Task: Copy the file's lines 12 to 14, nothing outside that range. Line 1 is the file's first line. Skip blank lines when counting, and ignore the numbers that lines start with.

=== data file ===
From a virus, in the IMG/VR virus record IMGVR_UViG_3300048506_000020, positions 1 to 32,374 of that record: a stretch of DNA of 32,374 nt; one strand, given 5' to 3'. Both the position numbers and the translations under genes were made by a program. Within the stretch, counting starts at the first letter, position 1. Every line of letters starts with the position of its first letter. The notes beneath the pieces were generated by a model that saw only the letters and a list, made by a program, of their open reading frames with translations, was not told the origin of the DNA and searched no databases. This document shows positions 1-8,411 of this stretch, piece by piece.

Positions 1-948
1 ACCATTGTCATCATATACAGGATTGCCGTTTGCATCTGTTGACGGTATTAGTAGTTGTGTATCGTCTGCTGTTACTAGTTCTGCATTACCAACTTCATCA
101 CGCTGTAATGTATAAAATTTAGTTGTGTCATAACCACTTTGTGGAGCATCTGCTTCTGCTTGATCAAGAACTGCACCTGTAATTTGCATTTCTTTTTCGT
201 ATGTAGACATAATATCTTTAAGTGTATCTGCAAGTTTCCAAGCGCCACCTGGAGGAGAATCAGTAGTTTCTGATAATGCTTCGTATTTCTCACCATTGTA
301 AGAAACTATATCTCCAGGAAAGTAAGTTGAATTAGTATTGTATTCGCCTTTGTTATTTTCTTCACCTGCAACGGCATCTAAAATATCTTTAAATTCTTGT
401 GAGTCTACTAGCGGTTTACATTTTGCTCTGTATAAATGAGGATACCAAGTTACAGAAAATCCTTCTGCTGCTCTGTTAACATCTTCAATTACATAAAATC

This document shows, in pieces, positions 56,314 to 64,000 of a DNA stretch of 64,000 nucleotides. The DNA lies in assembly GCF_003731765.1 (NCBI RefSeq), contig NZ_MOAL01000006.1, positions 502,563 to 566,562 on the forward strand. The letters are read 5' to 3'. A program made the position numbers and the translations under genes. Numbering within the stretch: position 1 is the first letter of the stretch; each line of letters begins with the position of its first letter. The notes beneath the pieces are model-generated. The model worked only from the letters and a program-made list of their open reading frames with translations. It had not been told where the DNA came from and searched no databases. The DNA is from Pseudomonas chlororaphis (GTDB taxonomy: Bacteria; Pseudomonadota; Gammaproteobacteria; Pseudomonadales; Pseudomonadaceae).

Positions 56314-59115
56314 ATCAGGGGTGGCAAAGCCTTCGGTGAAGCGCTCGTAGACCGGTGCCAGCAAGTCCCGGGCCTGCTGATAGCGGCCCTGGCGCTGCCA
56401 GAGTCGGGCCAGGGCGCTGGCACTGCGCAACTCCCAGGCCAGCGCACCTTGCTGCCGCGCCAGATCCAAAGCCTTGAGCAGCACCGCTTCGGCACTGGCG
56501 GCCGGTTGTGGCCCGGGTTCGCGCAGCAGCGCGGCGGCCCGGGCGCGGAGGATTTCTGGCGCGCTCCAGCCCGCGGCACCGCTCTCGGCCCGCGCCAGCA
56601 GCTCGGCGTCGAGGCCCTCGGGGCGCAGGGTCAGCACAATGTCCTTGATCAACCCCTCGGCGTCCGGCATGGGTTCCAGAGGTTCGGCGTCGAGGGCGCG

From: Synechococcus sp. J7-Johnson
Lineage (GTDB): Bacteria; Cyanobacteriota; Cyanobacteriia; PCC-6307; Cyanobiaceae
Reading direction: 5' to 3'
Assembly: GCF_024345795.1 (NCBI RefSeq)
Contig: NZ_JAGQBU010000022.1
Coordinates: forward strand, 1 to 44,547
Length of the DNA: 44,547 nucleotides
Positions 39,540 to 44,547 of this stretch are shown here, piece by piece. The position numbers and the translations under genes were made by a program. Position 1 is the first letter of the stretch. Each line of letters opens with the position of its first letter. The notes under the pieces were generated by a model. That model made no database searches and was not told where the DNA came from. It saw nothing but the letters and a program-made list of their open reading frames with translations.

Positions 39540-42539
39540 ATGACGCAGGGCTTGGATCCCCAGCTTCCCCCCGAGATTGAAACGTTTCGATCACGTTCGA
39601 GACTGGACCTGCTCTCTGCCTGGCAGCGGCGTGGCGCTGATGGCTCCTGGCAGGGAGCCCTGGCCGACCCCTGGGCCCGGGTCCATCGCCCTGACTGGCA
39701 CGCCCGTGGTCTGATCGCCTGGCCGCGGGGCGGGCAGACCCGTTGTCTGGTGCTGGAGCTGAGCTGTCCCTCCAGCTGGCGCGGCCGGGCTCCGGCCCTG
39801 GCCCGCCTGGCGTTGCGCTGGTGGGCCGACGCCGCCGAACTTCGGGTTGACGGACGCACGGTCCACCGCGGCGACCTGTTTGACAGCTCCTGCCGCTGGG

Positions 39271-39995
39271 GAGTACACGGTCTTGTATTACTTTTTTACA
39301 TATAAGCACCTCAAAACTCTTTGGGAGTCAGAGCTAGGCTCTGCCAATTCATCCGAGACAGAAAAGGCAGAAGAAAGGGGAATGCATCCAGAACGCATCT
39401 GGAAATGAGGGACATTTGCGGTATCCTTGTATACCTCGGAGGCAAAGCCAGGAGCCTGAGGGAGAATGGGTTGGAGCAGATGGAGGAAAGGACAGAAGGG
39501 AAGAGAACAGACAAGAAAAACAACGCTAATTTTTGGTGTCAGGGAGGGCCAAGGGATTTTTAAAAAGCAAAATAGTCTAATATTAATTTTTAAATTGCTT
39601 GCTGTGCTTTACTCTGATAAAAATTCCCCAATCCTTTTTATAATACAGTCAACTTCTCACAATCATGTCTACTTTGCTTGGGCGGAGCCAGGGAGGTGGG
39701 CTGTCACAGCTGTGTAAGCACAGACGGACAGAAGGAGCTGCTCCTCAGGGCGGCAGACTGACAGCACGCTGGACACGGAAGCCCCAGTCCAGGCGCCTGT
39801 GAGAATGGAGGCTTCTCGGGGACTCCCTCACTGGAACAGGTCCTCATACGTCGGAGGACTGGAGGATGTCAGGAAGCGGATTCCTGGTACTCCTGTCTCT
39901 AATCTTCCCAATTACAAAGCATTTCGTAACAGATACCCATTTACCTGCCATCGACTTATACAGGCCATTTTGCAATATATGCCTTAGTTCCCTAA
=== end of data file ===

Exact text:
56501 GCCGGTTGTGGCCCGGGTTCGCGCAGCAGCGCGGCGGCCCGGGCGCGGAGGATTTCTGGCGCGCTCCAGCCCGCGGCACCGCTCTCGGCCCGCGCCAGCA
56601 GCTCGGCGTCGAGGCCCTCGGGGCGCAGGGTCAGCACAATGTCCTTGATCAACCCCTCGGCGTCCGGCATGGGTTCCAGAGGTTCGGCGTCGAGGGCGCG

From: Synechococcus sp. J7-Johnson